Drawing from antiquated influences and software, directors Dawid Krepski and Jason Chiu translate the hazy pop sounds of New York musician Beca into a narrative about the understanding and acceptance of the self, whatever that may look like. Below, both directors and Beca answer a brief Q&A about the creative process and underlying message of the "Fall Into Light".

 

"The title 'Fall Into Light' is a bit of a paradox since I associate light with upward movement, and the concept of falling makes me think of darkness. So it's this juxtaposition of light and dark which can be taken literally or figuratively, and I like that it's left open for interpretation. Maybe it means opening opening up yourself enough to see your true self." - Beca

 

I'm truly curious how this video concept ever came to fruition, for who would think about doing a stop-motion animation of a painted gourd being sliced and diced? Consistent with Neon Indian nature, though, the video turns into an exploration of space creatures and cocoons...

A week-and-a-half after returning from SxSW 2010 should be enough time to blend back into mainstream society, recover from strep throat, and map out my SxSW favorites. Yet unlike some of the other REDEFINE writers, who rambled down the West Coast and into the heart of Texas via a leisurely road trip, my trip is best summed up as three-day dance party fueled by free Red Bull and the knowledge that my trip was much too short, ultimately leaving me disheveled and confused. So here they are at their most honest: my Top Five SxSW Picks.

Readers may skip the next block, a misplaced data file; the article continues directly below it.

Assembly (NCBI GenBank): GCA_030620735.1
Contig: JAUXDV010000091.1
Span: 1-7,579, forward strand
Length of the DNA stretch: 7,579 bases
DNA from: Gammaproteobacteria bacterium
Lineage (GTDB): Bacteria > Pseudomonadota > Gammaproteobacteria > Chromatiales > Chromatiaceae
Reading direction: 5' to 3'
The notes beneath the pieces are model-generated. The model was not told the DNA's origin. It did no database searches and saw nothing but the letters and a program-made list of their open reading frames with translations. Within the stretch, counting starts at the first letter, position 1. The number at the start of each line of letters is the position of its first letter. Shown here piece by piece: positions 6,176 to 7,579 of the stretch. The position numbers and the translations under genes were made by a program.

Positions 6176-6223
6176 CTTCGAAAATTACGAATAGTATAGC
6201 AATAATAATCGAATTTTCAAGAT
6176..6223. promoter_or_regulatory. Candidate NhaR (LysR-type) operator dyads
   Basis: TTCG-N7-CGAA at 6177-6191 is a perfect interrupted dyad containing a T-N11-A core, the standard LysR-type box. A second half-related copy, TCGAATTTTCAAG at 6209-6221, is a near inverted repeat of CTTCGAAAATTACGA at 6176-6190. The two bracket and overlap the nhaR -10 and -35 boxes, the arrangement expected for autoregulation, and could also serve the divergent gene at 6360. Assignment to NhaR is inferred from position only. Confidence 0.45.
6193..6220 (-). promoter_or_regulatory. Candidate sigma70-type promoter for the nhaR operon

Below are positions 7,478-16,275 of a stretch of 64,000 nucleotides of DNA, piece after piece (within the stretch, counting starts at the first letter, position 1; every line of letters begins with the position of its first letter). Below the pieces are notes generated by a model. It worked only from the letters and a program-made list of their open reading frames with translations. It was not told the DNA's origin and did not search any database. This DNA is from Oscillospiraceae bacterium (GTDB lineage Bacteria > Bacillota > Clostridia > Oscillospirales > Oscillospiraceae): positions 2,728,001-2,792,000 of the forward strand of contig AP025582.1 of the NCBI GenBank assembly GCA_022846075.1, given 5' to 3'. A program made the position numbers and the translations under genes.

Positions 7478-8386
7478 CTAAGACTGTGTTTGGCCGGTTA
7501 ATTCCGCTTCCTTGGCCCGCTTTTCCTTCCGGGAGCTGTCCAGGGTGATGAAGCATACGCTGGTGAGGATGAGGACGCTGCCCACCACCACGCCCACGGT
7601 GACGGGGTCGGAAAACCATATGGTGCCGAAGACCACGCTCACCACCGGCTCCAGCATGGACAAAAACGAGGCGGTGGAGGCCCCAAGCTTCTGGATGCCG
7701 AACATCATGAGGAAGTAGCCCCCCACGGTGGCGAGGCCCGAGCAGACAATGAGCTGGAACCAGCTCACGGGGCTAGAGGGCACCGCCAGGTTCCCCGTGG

5. Polly Mackey & The Pleasure Principle

www.pollymackey.com
Meandering through downtown Austin, Polly Mackey & The Pleasure Principle were rocking out loudly and early, easily luring myself and a slew of other hungover weirdos into a random bar. Once inside, I realized that the band happened to be SxSW showcase openers getting in one last show, so I made myself comfortable between two heavily bearded men. Tip for the solo traveler: sitting between two largish, fully bearded men at a bar is, I've come to learn, the equivalent of going out with eight friends. I assure you: things will get cozy and familiar quickly. Meanwhile, the band was cranking out classic rock riffs with some kind of emo punk sliced in. Their high energy, combined with the multiple pitchers of Bloody Mary's making their way around, equated to an early morning crowd ready to party. What sold the show for me though, was their intriguing vocalist Polly Mackey. A tiny woman wearing the most unimpressed expression stood center stage, strumming her guitar with this huge voice that I overwhelmingly got the feeling she was holding back. Maybe the show was a fluke, or maybe it was all the facial hair in my way, but someone needs to tell Mackey to stop holding back and let that voice rip.